NewsProtecting Paradise


Local fisherman reinvents his business due to water crisis

Red tide forces local business to reinvent itself
Posted: 8:30 AM, Feb 07, 2019
Updated: 2019-02-07 08:30:01-05

SAINT JAMES CITY, Fla. -- One door closes another opens for one business on Pine Island.

The impacts from red tide left a third generation wholesale fisherman with a tough choice, close up shop and move or try something new.

“By no means am I giving up on fishing that’s my heart and soul, but we have to have an income,” said Eddie Barnhill JR, Owner, Got Ice.

Barnhill says he use to bring in around 60,000 pounds of stone crabs to just 800 in just one year.

“It’s pretty much wiped out the stone crabs for this area, so we just had to convert and we decided to go into the ice business," said Barnhill.

Got Ice launched in January and Barnhill was able to use his space for the new business. It provides a 24-7 ice delivery service for restaurants, marinas, and special events across Southwest Florida.

Barnhill says customer service is his top priority.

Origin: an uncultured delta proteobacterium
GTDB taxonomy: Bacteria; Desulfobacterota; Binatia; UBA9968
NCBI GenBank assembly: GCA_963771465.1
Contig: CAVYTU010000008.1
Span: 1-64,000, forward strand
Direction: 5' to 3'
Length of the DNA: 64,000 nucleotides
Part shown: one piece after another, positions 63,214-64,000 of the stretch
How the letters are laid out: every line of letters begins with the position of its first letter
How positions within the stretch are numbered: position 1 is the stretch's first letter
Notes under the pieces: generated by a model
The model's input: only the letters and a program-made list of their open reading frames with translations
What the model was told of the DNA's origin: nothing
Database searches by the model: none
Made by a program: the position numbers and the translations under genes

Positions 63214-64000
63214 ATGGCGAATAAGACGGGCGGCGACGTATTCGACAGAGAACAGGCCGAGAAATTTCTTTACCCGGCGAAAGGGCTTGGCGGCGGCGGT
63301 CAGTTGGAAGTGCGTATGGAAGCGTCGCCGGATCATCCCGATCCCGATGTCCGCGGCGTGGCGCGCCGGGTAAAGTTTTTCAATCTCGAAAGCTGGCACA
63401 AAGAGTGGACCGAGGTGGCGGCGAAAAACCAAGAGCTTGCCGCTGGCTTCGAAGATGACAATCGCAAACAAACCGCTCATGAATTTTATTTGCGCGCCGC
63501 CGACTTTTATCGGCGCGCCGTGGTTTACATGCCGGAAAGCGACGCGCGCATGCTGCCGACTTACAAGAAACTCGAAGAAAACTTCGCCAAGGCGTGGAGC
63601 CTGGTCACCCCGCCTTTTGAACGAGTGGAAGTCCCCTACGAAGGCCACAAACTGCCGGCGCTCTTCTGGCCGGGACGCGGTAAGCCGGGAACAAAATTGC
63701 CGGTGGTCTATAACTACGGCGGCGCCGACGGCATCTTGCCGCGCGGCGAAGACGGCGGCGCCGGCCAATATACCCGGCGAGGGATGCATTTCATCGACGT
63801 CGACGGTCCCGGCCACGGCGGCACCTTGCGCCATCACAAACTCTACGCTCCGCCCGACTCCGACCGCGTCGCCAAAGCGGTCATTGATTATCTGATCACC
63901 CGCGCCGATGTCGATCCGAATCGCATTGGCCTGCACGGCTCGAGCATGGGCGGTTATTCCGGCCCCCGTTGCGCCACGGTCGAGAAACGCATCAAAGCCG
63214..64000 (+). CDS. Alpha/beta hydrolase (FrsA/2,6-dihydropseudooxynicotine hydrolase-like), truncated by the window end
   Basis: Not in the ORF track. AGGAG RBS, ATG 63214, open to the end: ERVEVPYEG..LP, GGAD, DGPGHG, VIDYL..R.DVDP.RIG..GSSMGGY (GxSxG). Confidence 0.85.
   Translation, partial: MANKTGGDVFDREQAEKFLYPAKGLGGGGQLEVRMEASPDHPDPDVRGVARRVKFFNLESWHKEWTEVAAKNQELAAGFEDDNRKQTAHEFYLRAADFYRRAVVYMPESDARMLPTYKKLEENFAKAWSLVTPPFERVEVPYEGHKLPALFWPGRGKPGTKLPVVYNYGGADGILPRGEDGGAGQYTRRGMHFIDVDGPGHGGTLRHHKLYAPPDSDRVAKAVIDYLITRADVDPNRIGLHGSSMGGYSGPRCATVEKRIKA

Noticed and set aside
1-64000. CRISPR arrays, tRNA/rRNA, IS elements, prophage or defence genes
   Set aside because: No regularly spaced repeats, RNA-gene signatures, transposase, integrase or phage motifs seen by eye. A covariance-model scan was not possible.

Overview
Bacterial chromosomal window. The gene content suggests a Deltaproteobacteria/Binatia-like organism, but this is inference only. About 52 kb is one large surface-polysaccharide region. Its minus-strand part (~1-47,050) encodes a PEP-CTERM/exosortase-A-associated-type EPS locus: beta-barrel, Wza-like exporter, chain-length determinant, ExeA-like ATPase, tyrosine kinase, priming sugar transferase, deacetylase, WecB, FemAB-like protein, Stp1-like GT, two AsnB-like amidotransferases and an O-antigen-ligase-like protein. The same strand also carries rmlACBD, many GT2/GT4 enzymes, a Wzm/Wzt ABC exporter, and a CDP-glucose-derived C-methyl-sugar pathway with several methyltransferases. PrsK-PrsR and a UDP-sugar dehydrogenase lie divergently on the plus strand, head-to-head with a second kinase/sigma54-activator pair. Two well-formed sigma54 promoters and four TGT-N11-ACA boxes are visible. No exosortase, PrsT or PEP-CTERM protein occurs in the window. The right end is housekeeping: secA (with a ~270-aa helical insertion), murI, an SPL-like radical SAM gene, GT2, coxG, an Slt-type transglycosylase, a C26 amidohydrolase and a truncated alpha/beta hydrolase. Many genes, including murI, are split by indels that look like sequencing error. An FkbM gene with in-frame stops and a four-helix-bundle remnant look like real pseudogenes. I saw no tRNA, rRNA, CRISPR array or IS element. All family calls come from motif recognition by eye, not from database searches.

“For anyone if their ice machine goes down, you give us a call, 24-7, any time of day, and we’ll bring you ice,” said Barnhill.

Even though he has a new business, he hasn't stopped going out on the water.

“Three generations of my family has grown up on water and seafood industry we really need to fight and help do what we can to get this water issue cleaned up,” said Barnhill.

The community of Pine Island is doing it's part to help.

“The red tide didn’t just hurt the fisherman, it hurt me as wholesaler, it hurt the retailer, consumer at the end because prices have gone sky high,” said Barnhill.

The owner of Island Seafood Market founded Florida Commercial Watermen's Conservation in hopes to find a solution to the water crisis in their backyard.

"We partnered with NOAA to do offshore testing, we are going to be testing for temperature, salinity, dissolved oxygens,” said Casey Streeter, Founder, Florida Commercial Watermen’s Conservation.